Union seeks a voice as Air NZ prepares to axe jobs
The E tū union has started meeting with members as it tries to influence Air New Zealand and save as many jobs as possible at the troubled national carrier.
Yesterday Air New Zealand placed itself in a share trading halt and announced widespread cuts to its international and domestic services because of the worldwide impact of Covid-19 on its services.
It announced it was cutting its long haul capacity by 85 per cent, suspending flights between Auckland and Chicago, San Francisco, Houston, Buenos Aires, Vancouver, Tokyo Narita, Honolulu, Denpasar and Taipei from March 30 to June 30.
The domestic network capacity will be reduced by about 30 per cent in April and May, but no routes would be suspended.
The airline says it is likely it would need to reduce its workforce by 30 per cent as the effects of Covid-19 take their toll on the aviation industry.
This could mean up to 3500 employees potentially may lose their jobs
It's being described as the biggest downturn in world aviation since World War II.
As a result of the downturn in travel, the company says it will review its cost base and begin the process of redundancies for permanent positions, and is working with four unions representing 8000 members of its workforce of 12,500.
President of Airline Pilots Association Andrew Ridling says these are extremely trying times.
"This afternoon they've told us that across the business we've basically gone from a $6 billion business to arguably a $1 billion business and that's going to entail up to 30 per cent job cuts across the board."
The company and the unions met yesterday afternoon.
E tū aviation organiser Savage says while they were unhappy with the news they were not surprised.
"I think all New Zealanders are going to face the effects of Covid-19 and the possible recession that's going to happen. Aviation workers are at the frontline. Air New Zealand workers are experiencing it right now."
The union is disappointed the workers weren't the first to know that 30 per cent job losses are being considered.
He says meetings are being set up with union members in each business unit "so that workplace leaders can hear first-hand and understand what that might look like in their area and what can be done to try and avoid or minimise job losses".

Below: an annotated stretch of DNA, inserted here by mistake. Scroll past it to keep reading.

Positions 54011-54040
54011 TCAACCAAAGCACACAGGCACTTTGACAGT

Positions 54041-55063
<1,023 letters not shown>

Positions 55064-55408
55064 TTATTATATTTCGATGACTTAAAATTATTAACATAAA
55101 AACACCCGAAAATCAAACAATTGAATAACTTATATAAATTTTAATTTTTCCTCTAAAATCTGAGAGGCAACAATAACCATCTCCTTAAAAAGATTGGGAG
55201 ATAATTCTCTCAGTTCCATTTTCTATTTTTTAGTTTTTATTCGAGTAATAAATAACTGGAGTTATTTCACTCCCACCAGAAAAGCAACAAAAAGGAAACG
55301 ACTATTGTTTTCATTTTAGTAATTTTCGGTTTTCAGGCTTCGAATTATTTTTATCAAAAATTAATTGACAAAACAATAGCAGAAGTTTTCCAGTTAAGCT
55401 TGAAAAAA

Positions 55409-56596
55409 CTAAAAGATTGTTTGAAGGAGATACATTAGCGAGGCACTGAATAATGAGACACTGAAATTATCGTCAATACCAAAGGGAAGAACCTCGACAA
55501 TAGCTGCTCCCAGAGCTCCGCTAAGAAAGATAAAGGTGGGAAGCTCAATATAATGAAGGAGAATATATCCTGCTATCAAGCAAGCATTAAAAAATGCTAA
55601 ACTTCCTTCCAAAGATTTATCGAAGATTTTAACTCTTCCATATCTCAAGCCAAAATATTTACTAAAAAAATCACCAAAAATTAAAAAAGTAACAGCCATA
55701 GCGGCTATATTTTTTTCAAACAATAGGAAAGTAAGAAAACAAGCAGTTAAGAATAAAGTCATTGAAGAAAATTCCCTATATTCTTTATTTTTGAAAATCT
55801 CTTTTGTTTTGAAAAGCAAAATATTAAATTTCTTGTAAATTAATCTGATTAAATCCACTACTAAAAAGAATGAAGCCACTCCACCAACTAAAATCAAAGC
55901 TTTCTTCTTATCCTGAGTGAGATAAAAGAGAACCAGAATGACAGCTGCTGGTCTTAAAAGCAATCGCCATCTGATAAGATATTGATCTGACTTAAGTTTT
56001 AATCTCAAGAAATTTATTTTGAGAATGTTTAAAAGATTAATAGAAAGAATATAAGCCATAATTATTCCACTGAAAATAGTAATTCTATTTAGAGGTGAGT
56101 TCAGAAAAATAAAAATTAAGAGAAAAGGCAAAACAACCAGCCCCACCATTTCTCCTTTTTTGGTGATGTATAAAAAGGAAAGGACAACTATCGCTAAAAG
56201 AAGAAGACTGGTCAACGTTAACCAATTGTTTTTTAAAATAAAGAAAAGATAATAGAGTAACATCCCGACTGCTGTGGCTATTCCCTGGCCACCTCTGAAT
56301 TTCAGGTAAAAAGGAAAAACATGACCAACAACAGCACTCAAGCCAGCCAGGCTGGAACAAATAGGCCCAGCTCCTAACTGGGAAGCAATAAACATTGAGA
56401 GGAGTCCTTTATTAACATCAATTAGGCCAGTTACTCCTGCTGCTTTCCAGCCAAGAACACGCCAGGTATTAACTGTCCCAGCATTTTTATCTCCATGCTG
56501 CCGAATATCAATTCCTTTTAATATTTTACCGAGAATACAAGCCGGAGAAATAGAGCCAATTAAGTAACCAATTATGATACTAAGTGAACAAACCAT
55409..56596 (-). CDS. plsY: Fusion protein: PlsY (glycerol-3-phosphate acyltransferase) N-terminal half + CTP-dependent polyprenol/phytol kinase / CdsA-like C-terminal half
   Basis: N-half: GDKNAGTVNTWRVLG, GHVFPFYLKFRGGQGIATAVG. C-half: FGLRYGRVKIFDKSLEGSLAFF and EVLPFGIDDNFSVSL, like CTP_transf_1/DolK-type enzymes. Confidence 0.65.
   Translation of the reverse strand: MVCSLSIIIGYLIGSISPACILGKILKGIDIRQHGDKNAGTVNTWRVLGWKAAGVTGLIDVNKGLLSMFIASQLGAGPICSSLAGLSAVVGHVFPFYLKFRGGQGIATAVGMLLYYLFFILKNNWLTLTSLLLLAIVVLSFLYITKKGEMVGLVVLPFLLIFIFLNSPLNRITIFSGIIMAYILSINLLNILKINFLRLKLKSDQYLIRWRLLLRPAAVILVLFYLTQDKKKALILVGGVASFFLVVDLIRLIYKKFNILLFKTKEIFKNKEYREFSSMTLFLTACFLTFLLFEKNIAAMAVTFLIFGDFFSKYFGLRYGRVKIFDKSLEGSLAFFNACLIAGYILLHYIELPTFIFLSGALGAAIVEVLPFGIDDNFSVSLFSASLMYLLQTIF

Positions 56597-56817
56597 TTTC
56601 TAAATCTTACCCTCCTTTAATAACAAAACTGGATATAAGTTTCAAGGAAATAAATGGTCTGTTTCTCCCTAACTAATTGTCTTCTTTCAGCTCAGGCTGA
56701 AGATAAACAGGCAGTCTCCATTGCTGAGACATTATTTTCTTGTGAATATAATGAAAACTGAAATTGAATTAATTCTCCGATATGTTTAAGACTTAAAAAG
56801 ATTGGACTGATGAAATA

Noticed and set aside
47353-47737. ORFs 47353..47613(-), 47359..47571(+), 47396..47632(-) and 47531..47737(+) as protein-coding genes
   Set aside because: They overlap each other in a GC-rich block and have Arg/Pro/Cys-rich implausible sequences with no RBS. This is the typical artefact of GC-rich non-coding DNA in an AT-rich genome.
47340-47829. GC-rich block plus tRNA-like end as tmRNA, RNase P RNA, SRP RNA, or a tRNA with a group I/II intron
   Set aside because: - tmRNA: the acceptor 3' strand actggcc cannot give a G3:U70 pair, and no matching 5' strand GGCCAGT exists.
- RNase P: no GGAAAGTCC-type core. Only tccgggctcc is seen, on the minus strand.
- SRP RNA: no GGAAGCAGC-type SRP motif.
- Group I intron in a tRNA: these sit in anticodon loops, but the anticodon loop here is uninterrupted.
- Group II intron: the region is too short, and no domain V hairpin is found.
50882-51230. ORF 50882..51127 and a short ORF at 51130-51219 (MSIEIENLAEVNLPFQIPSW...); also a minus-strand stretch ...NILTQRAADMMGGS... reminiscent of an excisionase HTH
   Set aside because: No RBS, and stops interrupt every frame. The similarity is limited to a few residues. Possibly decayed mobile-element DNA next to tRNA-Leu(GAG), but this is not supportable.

Overseas, other airlines are also taking drastic action. In Australia, Qantas has cut its international capacity by 25 per cent over the next six months. Analysts expect the move to have a significant effect on Qantas's business.
Last week British Airways announced it is also grounding flights like never before and laying off staff in response to the outbreak.
Its chief executive Alex Cruz described the industry as facing a crisis worse that 9/11.
At the weekend American Airlines said it was grounding almost all its largest planes and curtailing 75 per cent of its international flights until early May.
Aviation analyst for Forsyth Barr Andy Bowley says there would be redundancies at Air New Zealand but the airline's response will need to be carefully managed.
"The company will want to be well positioned for any ultimate recovery and by making any large-scale redundancies you limit yourself in terms of how well you can respond to the upside through that recovery phase."
He says Air New Zealand would fare better than some airlines because of the likelihood of funding from the government, its majority shareholder.
"But in the context of Air New Zealand's pretty favourable market position in New Zealand where it's reasonably dominant domestically and it has reasonably dominant positions on its international routes, what you tend to find in downturns generally through economic cycles, is that the stronger businesses if they play their cards right they tend to strengthen."
Auckland Airport's shares opened nearly 13 per cent down following yesterday’s update to the market but recovered slightly.
An increase in air cargo to China may prove a sign of improvement in the sector battered by the Covid-19 virus.
The massive disruption to international travel and trade is forcing all parts of the industry to cooperate, the airport says.
Auckland Airport chief executive Adrian Littlewood, right, is pinning his hopes on an increase in air cargo over the next few months. Photo: RNZ / Matthew Theunissen.
Chief executive Adrian Littlewood says the higher air cargo volumes may partly offset the slide in passenger traffic.
"And I actually think that will be an important part of the ultimate recovery. Airlines can hopefully help to sustain some of those routes through air cargo providing some support as passenger markets rebuild.
"This is certainly going to be a very challenging time for the industry and it's really important that we just work together to try and help each other through."
Unions say government support for Air New Zealand and the wider aviation sector will be vital for their survival.